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January market report

06 february 2012

It seems that the state of uncertainty has pretty exhausted diamond marketeers. Judging by the reports published after the first DTC sight, the diamond community did not expect the usual opening address and careful assessment of market environment from Louise Prior, the head of sightholder services and communications for DTC, but rather a plain answer to the question “Are  you going to change your trade policy and how will you set prices?”

And generally it is quite understandable. No one can predict the future, while anyone is able to discern market conditions; still all would like to know some basic essentials about the strategic position of a major diamond miner.

The only problem is that in this market even in quiet times it was not customary to say something straightforward. And it is neither good nor bad - it is a salient feature that needs to be used to. Or you have to get a habit of reading between the lines.

In 2008, diamond miners recurred to "manual control" to avoid a complete collapse of the diamond market. ALROSA and De Beers significantly restricted sales, although achieving this in different ways: ALROSA sold rough to the State, while De Beers reduced its output. Bearing in mind that the last time the problem was solved, the market pinned great hopes on symmetrical actions by the monopolists this time as well.

This time, both ALROSA and De Beers reduced their sales simultaneously and the market was quite confident expecting the next symmetric step - lower prices. ALROSA was the first to meet the expectations half-way: in the words of some bidders, the company lowered its prices by about 5% in January.

However, expectations for symmetric actions did not come true. DTC also announced price correction. But according to the participants of the sight, the company changed the assortment "in line with production" greatly increasing the amount of small-size goods offered for sale, which resulted in virtually flat total cost of boxes. Prices for larger goods were indeed slightly lower - but they were not subject to correction at the end of last year. Gem Diamonds recently reported that in the fourth quarter of 2011 they hiked prices for their goods (large-size transparent or colored stones up to 10.8 carats) by 4-8% depending on quality, but in general, the "large" segment went up 10% on average during the last three months of that year.

The commotion among the sightholders is justified. According to some experts, polished diamonds even went down in price over the last couple of months in 2011. And although Christmas sales of diamond jewelry seem to have shown growth, no one is confident that this trend will be long-term. As a result, according to the sightholders, prices offered by De Beers still do not allow manufacturers to have profits.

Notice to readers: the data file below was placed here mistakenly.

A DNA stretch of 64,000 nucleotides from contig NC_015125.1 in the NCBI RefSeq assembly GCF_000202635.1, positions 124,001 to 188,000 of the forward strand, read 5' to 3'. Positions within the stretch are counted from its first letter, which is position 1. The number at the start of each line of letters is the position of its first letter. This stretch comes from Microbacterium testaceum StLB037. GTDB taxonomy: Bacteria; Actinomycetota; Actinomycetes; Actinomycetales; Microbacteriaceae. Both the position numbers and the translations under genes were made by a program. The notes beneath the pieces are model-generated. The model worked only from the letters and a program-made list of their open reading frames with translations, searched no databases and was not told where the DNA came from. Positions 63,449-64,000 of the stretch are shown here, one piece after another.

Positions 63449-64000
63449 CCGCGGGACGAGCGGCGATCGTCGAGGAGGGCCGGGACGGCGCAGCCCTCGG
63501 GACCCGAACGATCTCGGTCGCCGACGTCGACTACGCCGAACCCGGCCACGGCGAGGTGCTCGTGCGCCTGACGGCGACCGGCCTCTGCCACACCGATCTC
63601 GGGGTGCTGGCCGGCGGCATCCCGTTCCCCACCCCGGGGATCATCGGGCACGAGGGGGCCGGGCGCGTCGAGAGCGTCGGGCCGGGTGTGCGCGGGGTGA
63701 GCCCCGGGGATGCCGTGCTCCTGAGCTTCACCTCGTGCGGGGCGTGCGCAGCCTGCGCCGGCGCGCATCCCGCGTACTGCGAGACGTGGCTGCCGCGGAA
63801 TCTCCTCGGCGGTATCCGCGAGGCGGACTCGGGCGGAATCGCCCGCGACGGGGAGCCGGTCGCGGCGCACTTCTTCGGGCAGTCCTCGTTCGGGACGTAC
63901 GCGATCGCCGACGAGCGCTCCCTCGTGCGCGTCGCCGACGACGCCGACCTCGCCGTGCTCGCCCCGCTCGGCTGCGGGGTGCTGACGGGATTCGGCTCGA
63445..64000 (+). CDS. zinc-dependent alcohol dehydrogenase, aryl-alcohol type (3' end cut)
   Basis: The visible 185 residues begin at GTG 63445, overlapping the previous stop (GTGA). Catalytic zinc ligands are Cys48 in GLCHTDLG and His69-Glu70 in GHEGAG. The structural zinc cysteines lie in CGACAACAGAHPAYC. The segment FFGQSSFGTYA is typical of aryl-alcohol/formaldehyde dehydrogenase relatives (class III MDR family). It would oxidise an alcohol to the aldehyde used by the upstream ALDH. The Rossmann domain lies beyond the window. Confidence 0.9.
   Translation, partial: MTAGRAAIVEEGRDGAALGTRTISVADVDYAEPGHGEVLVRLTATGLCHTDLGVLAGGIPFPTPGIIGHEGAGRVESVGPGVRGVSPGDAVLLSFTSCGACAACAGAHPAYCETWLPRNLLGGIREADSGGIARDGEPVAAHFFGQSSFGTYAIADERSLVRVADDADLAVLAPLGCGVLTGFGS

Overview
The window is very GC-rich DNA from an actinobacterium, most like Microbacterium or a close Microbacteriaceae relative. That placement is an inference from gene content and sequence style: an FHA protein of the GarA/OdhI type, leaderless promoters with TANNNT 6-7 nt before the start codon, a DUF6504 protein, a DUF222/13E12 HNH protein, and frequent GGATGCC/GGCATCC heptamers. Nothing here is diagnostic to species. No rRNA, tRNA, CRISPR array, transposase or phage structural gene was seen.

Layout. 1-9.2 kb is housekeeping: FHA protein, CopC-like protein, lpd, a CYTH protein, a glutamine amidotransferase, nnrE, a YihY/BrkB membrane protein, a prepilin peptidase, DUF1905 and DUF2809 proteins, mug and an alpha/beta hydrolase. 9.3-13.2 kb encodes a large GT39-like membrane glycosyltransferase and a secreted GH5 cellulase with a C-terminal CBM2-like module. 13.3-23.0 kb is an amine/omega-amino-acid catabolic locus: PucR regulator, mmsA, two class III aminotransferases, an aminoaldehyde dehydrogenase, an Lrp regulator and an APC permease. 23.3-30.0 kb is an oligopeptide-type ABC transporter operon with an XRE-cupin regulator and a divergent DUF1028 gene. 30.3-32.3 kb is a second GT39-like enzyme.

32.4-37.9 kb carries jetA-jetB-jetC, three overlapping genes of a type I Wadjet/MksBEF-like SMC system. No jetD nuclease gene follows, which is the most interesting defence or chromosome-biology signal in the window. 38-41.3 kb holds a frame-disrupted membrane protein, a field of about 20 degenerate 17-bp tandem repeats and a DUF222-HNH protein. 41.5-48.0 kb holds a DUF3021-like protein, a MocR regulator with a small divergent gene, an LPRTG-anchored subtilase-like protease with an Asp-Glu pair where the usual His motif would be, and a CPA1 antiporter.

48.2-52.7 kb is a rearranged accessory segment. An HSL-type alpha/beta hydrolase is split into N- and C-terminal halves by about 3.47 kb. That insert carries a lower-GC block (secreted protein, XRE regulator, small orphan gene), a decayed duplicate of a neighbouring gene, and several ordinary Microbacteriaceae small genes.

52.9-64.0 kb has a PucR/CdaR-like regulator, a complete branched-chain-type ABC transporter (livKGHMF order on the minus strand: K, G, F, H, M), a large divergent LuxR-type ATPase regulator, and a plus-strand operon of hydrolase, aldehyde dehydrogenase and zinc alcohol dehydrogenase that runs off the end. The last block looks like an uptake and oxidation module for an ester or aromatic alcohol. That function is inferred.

But there is a paradox. Initially, the market expected that diamond miners would switch over to manual control, and then it said that diamond prices should be governed by market rules.

There were quite enough "contra" arguments raised with regard to the January sight. Let's try to find some “pro” arguments.

First of all, there is no secret as to how much the market is prone to "emotional" outbursts. In 2008, if someone happened to lower prices, this could trigger everyone else to do the same. In 2011, mass panic erupted after a serious one-time price reduction announced by BHP Billiton. You can certainly blame DTC for the fact that their pricing policy, even after the "price correction," does not correspond to the realities of the market, but it seems that not so long ago we all talked about the dangers of any sudden moves.

Secondly, once again according to experts, the most expensive rough in the market was that of ALROSA. Thus, the "correction" carried out by DTC may have been primarily a step towards balancing prices offered by the companies. And, perhaps, this step will be followed by other addressed directly "to the market."

Thirdly, the experience of the previous crisis proves that with uncertainties in the global economy and volatility in stock markets demand for large-size diamonds declines along with consumer spending. This means that the redistribution in favor of small-size rough goods may turn out to be justified from some point of view.

Incidentally, do not write off those signals that come from India. Local diamond cutters at the end of last year were able to buy "conflict" rough from Zimbabwe, and due to its "conflict character" it is sold at significantly lower prices, with all other things held equal. Local diamantaires believe that polished goods made of this rough will be sold separately - within the country and to those consumers for whom price is more important than quality. It is not that we should be afraid of those diamonds leaking to other markets: certification will protect those buyers for whom the origin of their gems is important. But one way or another, the market is already trading "Indian" rough, which is cheaper compared to its "branded" analogs, so one should be careful about further decreasing prices for smaller goods.

And finally: since we appeal to the experience of the past crisis, let us remember that DTC did not particularly reduce prices at that time as well. Just like this time, there was a "certain correction" and redistribution of assortment in boxes.

Now there are first signs in the market that trade comes back to normal. But it would be rash to hope that everything will return to normal within one month. Alas, this will not happen, even if diamond miners will lower prices in unison and buyers will suddenly start swarming to jewelry stores. This is not going to happen if only because historically the diamond pipeline acquired very many links and in each of them pricing, supply and demand are neither transparent nor predictable.

Elena Levina for Rough&Polished